PEOPLE OF MI V ANGEL HERNANDEZ-GARCIAAnnotate this Case
STATE OF MICHIGAN
COURT OF APPEALS
PEOPLE OF THE STATE OF MICHIGAN,
May 10, 2005
Kent Circuit Court
LC No. 02-000104-FH
Official Reported Version
Before: O'Connell, P.J., and Markey and Talbot, JJ.
Defendant was convicted by a jury of unlawfully carrying a concealed weapon (CCW),
MCL 750.227(2), and was sentenced to five months in jail. He appeals by right. We affirm.
On appeal, defendant asserts that the trial court erred in refusing to follow this Court's
decision in People v Coffey, 153 Mich App 311; 395 NW2d 250 (1986), and instruct the jury that
"momentary or brief possession of a weapon, even concealed, resulting from the disarming of a
wrongful possessor is a valid defense if the defendant had the intention of delivering the weapon
to the police at the earliest possible time. . . ." During preliminary instructions, the trial court
gave such an instruction at defendant's request, but during the final instructions, the trial court
stated that it no longer believed that "momentary possession" constituted a valid defense to CCW
because recent Supreme Court decisions had impliedly overruled Coffey and because the
"momentary possession" defense is not supported by the text of MCL 750.227.
Claims of instructional error are subject to review de novo. People v Heikkinen, 250
Mich App 322, 327; 646 NW2d 190 (2002). A trial judge must instruct the jury regarding the
applicable law and fully and fairly present the case to the jury in an understandable manner.
People v Moore, 189 Mich App 315, 319; 472 NW2d 1 (1991).
The instruction at issue in this case concerns MCL 750.227(2), which provides:
A person shall not carry a pistol concealed on or about his or her person,
or, whether concealed or otherwise, in a vehicle operated or occupied by the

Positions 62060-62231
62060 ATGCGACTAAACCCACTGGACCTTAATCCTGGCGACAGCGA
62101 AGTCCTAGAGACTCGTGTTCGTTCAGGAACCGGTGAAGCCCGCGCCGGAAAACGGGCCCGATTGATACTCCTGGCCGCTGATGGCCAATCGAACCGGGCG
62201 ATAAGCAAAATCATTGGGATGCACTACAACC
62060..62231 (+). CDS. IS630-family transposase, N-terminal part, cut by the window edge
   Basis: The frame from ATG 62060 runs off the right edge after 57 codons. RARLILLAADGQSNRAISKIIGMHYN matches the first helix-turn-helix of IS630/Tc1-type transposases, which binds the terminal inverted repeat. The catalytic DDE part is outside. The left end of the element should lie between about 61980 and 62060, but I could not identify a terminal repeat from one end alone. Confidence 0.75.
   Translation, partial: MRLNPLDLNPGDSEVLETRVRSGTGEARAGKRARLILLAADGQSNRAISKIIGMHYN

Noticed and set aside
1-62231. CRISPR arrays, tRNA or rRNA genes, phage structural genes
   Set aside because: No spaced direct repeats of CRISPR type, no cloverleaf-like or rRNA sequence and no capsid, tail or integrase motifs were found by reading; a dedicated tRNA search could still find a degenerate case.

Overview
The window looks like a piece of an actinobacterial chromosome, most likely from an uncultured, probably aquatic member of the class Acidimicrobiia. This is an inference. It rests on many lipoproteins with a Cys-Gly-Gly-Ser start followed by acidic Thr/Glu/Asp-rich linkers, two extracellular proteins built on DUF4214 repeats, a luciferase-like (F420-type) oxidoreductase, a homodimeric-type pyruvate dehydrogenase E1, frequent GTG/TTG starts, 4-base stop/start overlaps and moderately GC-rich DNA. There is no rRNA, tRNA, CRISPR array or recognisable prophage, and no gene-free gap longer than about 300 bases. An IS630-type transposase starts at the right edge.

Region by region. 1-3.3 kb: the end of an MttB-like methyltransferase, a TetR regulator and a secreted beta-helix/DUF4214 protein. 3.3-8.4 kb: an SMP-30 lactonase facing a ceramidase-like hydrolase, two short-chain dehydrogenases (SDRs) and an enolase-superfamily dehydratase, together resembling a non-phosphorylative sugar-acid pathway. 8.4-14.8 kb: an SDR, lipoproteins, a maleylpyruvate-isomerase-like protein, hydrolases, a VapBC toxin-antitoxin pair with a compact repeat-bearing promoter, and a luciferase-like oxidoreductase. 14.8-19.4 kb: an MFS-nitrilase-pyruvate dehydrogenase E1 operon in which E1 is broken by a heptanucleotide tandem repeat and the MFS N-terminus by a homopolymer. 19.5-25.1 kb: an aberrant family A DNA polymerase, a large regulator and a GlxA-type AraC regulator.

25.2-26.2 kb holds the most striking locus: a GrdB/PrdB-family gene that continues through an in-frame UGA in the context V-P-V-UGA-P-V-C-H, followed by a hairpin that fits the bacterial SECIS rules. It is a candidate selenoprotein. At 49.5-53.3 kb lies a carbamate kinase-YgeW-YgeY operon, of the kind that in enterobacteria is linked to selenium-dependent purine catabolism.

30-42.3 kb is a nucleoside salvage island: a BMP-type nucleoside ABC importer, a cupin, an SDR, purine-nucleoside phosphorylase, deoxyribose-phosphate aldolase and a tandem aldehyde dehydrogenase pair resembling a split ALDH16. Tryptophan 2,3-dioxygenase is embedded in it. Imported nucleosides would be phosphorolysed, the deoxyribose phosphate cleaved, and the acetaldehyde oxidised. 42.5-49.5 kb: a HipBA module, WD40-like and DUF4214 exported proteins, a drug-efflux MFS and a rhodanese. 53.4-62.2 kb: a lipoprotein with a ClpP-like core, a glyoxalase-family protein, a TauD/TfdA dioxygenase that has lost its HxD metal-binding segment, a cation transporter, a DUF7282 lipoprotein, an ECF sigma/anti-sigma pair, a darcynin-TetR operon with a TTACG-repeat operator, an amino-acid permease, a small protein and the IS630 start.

person, except in his or her dwelling house, place of business, or on other land
possessed by the person, without a license to carry the pistol as provided by law
and if licensed, shall not carry the pistol in a place or manner inconsistent with
any restrictions upon such license.
When enacting MCL 750.227, the Legislature intended CCW to constitute a general
intent crime. People v Marrow, 210 Mich App 455, 462-463; 534 NW2d 153 (1995), aff 'd 453
Mich 903 (1996), overruled in part on other grounds by People v Pasha, 466 Mich 378; 645
NW2d 275 (2002). Thus, the prosecution need only establish that an accused had the intent to do
the act prohibited—that is, "to knowingly carry the weapon on one's person or in an automobile."
People v Combs, 160 Mich App 666, 673; 408 NW2d 420 (1987).
In Coffey, supra at 314, after acknowledging that the offense does not require proof of
specific intent, this Court noted that "[t]he purpose of the statute is to prevent a quarreling or
criminal person from suddenly drawing a concealed weapon and using it without prior notice to a
victim that he or she was armed." It then stated that two other jurisdictions with similar general
intent weapons possession statutes, New York and the District of Columbia, recognize a limited
innocent possession defense. Id. at 314-315. Partly on the basis of decisions in these two
jurisdictions, this Court stated:
We think it consistent with the statute's purpose to hold that momentary or